For those sugar cravings, Stollen might just be what you’re looking for! Usually eaten during Christmas time, Stollen is made of dried or candied fruit, marzipan, nuts like almonds, and spices like cinnamon and cardamom. Other ingredients such as milk, eggs, rum, salt, butter and vanilla are also added to it. The German way is to slather them with unsalted butter and roll in sugar after preparing. It is a dessert usually eaten after meals. It is basically a fruit topped with sugar and dried fruits, mixed with rum that just tastes so heavenly!
Potato pancakes are shallow-fried pancakes, which is a quintessential German treat, beloved in every region. It is not only a favourite dish at the home but also a very popular street food item. Kartoffelpuffer is a dish made of grated raw potatoes. The shredded potatoes are then wrung out in a clean dish towel, then mixed with eggs, grated onions and flour that is then fried until it turns brown and crunchy. Sometimes bacon and cheese can also be added that can be considered as extra toppings only if you want. They’re usually eaten with the main course as a side dish.
German Brezel or Pretzel, as one would call it, is a requirement when you visit Germany. Originated in Germany, this is a type of baked bread that is in the shape of a twisted knot (most commonly) and is slightly salted. One can easily find them in grocery stores or at a local shop, bakery and cafe. It is most commonly eaten while having coffee and the two turn out to be a perfect combination. Brezels are soft because of the flour and sprinkled with salt or sugar. Caramelized sauce can also be added. A perfect snack to have when you’re having German beer.
A bowl of this savoury German lentil and sausage stew will warm your insides any time of the year. One can use any kind of bratwurst and other kinds of sausages that impart a smoky taste to the dish. A perfect combination of meat and freshly chosen, cut and finely chopped vegetables like onions, carrots, and potatoes along with the traditional spices make the dish tastier! Extra toppings can be added as per taste and preferences. However, it goes wonderfully well with a crusty crunchy German bread along with cold German beer.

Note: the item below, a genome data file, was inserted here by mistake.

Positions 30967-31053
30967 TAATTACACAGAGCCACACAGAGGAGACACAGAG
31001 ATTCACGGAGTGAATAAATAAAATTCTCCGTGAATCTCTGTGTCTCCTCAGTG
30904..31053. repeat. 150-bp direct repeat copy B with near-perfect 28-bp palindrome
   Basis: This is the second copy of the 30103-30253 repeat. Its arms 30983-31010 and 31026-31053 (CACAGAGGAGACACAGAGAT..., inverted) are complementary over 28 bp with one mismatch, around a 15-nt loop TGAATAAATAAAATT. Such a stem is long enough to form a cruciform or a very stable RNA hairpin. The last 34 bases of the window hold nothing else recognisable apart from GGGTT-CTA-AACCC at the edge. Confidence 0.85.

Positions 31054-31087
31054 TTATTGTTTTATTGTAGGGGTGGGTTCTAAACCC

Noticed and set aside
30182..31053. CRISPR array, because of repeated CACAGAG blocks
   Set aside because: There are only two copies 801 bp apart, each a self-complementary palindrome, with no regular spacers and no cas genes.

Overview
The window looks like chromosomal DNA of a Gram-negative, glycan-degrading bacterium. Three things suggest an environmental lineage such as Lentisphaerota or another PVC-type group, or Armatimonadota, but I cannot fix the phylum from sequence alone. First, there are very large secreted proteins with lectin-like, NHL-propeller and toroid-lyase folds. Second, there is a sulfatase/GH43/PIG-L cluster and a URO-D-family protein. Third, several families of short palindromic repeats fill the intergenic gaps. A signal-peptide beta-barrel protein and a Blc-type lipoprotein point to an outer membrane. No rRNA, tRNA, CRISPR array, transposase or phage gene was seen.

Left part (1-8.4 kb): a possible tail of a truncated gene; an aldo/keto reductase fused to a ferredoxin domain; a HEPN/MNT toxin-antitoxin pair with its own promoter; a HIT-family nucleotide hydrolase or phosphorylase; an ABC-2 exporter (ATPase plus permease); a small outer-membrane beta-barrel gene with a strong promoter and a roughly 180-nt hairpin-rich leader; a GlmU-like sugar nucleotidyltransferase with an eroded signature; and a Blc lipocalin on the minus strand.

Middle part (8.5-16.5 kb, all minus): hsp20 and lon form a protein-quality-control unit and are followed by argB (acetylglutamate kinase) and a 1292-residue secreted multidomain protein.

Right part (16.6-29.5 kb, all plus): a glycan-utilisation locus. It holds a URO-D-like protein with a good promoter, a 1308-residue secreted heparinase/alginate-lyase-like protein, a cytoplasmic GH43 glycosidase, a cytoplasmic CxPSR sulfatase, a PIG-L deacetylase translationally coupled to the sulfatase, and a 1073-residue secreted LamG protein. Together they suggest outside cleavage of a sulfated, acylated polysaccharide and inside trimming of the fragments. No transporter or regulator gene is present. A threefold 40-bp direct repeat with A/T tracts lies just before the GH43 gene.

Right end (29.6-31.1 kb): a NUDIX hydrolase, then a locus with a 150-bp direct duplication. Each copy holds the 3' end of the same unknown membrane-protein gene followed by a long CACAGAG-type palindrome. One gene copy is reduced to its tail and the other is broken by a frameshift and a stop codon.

12. Rote Grutze
What is better than having a big bowl of creamy berry red pudding accompanied by a pitcher of fresh cold cream? A Northern German dessert, which is a mixture of red berries, currants and cherries briefly cooked and thickened with starch to make a soft set pudding chilled with custard or cream. At local shops, to make this dessert even more interesting other types of berries like strawberries, raspberries, red currants, blueberries, and sour cherries are added in a frozen form. It takes less than 10 minutes to prepare, so you don’t have to wait much for trying this amazing dessert.
Though it is not a German dish, it is quite famous in Germany. It is a delicious beef stew, with a rich paprika seasoned broth. Germans love their Gulasch and it is made by thick pieces of meat, tender chunks of beef, onions, and tomatoes simmered to tender perfection in a savoury beef broth. Other veggies like potatoes, carrots, peppers and celery can be added. Gulasch is seasoned with paprika, and other fragrant spices like caraway seeds and sometimes even Cajun! Simmered at low temperatures, this dish is very easily available at local street shops.
14. Apple strudel
If you’re a vegan and love dessert, we have got you a dish that you’d completely love. A flaky pastry, with gently spiced caramel apple filling, and pretty apple roses is a low sugar take on a classic, inspired baking work of Germany. It is usually a filling of cinnamon and juicy apple-walnut mixture inside a vegan puff pastry dough. Traditionally, apple strudel is served with vanilla sauce. It is almost paper-thin and also includes some dry fruits like raisins, almonds and walnuts topped with powdered sugar. Why would you not fall in love with this dessert?